The UK plans to move away from EU data rules by removing ‘unnecessary barriers and burdens’ with overhauls ‘based on common sense, not box-ticking’.
The UK is looking to move away from EU data protection regulations with a new post-Brexit strategy for data.
Announced this week by UK digital secretary Oliver Dowden, the proposed package of measures is intended to “seize the opportunities of data” to boost growth, trade and improve public services, but could mean significant changes in how the UK treats data.
The government said there was potential to unlock more trade and innovation by reducing “unnecessary barriers and burdens” on international data transfers, which it hopes will result in faster, cheaper and more reliable products for UK consumers.
It plans to prioritise establishing data deals with certain countries now that it has left the EU, including the US, Australia, Singapore and South Korea.
But the proposals would mark a departure from the stringent data laws set out by GDPR in the EU. These controversial regulations, which came into effect three years ago, are still currently part of UK law as they were introduced in the country’s 2018 Data Protection Act.
Dowden suggested that the freedom to now make reforms could lead to changes such as an end to website cookie pop-ups.
Who is the new information commissioner?
The UK government said that a new information commissioner would be appointed to oversee the overhaul in data rules. John Edwards, the current New Zealand privacy commissioner, was named as the preferred candidate for the role.
It emphasised that this role would go beyond focusing only on data rights and would have a clear mandate to “take a balanced approach that promotes further innovation and economic growth”.
‘I look forward to the challenge of steering the British economy into a position of international leadership in the safe and trusted use of data for the benefit of all’
– JOHN EDWARDS
“It is a great honour and responsibility to be considered for appointment to this key role as a watchdog for the information rights of the people of the United Kingdom,” Edwards said.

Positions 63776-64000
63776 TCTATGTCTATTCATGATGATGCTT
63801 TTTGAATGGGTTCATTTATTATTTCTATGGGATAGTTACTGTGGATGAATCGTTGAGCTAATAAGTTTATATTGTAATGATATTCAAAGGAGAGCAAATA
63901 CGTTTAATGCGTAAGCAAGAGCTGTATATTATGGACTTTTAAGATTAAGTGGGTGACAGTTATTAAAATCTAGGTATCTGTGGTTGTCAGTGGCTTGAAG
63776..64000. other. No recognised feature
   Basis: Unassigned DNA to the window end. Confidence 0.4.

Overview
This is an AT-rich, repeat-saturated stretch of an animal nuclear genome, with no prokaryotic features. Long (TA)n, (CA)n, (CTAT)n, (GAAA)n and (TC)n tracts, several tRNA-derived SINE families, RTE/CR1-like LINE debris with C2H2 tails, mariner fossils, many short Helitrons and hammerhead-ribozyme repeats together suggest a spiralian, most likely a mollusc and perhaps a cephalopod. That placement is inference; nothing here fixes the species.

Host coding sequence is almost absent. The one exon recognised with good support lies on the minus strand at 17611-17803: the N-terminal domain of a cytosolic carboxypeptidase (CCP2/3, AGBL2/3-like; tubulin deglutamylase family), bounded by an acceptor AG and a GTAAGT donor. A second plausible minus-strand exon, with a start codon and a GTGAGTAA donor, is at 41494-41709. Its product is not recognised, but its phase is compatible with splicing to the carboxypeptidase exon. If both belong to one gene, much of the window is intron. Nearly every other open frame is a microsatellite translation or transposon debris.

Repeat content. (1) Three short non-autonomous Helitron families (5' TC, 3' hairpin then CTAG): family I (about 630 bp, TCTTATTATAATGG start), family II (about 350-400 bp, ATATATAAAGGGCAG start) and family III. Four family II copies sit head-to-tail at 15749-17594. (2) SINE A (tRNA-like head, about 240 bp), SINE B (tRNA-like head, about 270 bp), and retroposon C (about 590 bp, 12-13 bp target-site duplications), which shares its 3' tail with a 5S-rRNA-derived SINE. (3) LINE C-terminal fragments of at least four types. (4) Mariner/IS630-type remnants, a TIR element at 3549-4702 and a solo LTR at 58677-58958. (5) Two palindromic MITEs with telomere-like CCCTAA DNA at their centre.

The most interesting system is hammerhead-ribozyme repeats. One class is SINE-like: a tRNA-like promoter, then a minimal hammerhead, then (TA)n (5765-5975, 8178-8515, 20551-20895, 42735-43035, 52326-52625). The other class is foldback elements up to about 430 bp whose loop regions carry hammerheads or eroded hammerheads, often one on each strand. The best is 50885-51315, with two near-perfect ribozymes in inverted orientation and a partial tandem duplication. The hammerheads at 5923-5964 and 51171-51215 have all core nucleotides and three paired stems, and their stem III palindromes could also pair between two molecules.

“There is a great opportunity to build on the wonderful work already done and I look forward to the challenge of steering the organisation and the British economy into a position of international leadership in the safe and trusted use of data for the benefit of all.”
What is data adequacy?
The term ‘data adequacy’ is central to the UK’s plans. Data adequacy agreements for international transfers of data can be made when two countries have similar levels of data protection in place.
When a country meets the adequacy requirements, it means that personal data can be transferred to that country freely under the terms of the relevant agreement.
The UK government said that new adequacy partnerships would make it easier for UK organisations to exchange data with other markets.
‘It means reforming our own data laws so that they’re based on common sense, not box-ticking’
– OLIVER DOWDEN
“Now that we have left the EU, I’m determined to seize the opportunity by developing a world-leading data policy that will deliver a Brexit dividend for individuals and businesses across the UK,” said Dowden.
“That means seeking exciting new international data partnerships with some of the world’s fastest-growing economies, for the benefit of British firms and British customers alike.
“It means reforming our own data laws so that they’re based on common sense, not box-ticking. And it means having the leadership in place at the Information Commissioner’s Office to pursue a new era of data-driven growth and innovation. John Edwards’s vast experience makes him the ideal candidate to ensure data is used responsibly to achieve those goals.”
What does this mean for the EU?
The EU will be watching what this announcement means for its citizens. The UK currently has a data adequacy agreement with the EU, after a deal was reached in June, but that could be impacted if UK changes diverge too far from EU data and privacy standards.
There are already issues when it comes to data transfers between the EU and the US.
At a press briefing on Thursday (26 August), the European Commission was asked if it had been consulted on the matter and if it would be flexible in that area.
“We have seen the announcement. We do not comment on announcements, as you know,” said EU spokesperson Christian Wigand.
“We do, however, monitor very closely any developments related to the UK’s data protection rules. When adopting the UK adequacy decisions, the commission was fully aware of the risk of possible further divergence of the UK system from the EU system.
“This is why in the case of problematic developments that negatively affect the level of protection found adequate, the adequacy decision can be suspended, terminated or amended at any time. This can be done immediately in the case of justified urgency, so we will continue to ensure that Europeans’ data will be protected by strong safeguards when crossing the channel.”